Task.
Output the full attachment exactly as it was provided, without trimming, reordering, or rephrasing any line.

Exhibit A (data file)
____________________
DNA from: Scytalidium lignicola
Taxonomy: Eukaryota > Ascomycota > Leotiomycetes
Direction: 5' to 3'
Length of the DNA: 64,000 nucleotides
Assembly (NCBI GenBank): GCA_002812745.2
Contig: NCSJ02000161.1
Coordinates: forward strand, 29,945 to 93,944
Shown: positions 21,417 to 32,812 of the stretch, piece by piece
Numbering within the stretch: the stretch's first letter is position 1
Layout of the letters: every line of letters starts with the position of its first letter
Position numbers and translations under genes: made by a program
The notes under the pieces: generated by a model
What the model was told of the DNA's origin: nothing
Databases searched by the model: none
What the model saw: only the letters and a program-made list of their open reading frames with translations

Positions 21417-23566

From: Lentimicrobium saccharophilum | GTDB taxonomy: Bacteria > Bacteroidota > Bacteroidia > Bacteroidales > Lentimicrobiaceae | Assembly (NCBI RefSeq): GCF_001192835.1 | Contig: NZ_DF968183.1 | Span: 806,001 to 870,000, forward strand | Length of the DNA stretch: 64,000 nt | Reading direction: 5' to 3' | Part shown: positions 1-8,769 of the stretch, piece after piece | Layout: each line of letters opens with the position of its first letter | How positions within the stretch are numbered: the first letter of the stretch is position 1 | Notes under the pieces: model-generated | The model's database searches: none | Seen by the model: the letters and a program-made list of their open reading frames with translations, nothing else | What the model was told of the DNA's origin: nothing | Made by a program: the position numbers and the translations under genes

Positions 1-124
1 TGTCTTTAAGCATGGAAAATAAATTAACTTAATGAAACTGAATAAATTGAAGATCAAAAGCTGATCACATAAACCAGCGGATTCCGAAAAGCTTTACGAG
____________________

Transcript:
DNA from: Scytalidium lignicola
Taxonomy: Eukaryota > Ascomycota > Leotiomycetes
Direction: 5' to 3'
Length of the DNA: 64,000 nucleotides
Assembly (NCBI GenBank): GCA_002812745.2
Contig: NCSJ02000161.1
Coordinates: forward strand, 29,945 to 93,944
Shown: positions 21,417 to 32,812 of the stretch, piece by piece
Numbering within the stretch: the stretch's first letter is position 1
Layout of the letters: every line of letters starts with the position of its first letter
Position numbers and translations under genes: made by a program
The notes under the pieces: generated by a model
What the model was told of the DNA's origin: nothing
Databases searched by the model: none
What the model saw: only the letters and a program-made list of their open reading frames with translations

Positions 21417-23566

From: Lentimicrobium saccharophilum | GTDB taxonomy: Bacteria > Bacteroidota > Bacteroidia > Bacteroidales > Lentimicrobiaceae | Assembly (NCBI RefSeq): GCF_001192835.1 | Contig: NZ_DF968183.1 | Span: 806,001 to 870,000, forward strand | Length of the DNA stretch: 64,000 nt | Reading direction: 5' to 3' | Part shown: positions 1-8,769 of the stretch, piece after piece | Layout: each line of letters opens with the position of its first letter | How positions within the stretch are numbered: the first letter of the stretch is position 1 | Notes under the pieces: model-generated | The model's database searches: none | Seen by the model: the letters and a program-made list of their open reading frames with translations, nothing else | What the model was told of the DNA's origin: nothing | Made by a program: the position numbers and the translations under genes

Positions 1-124
1 TGTCTTTAAGCATGGAAAATAAATTAACTTAATGAAACTGAATAAATTGAAGATCAAAAGCTGATCACATAAACCAGCGGATTCCGAAAAGCTTTACGAG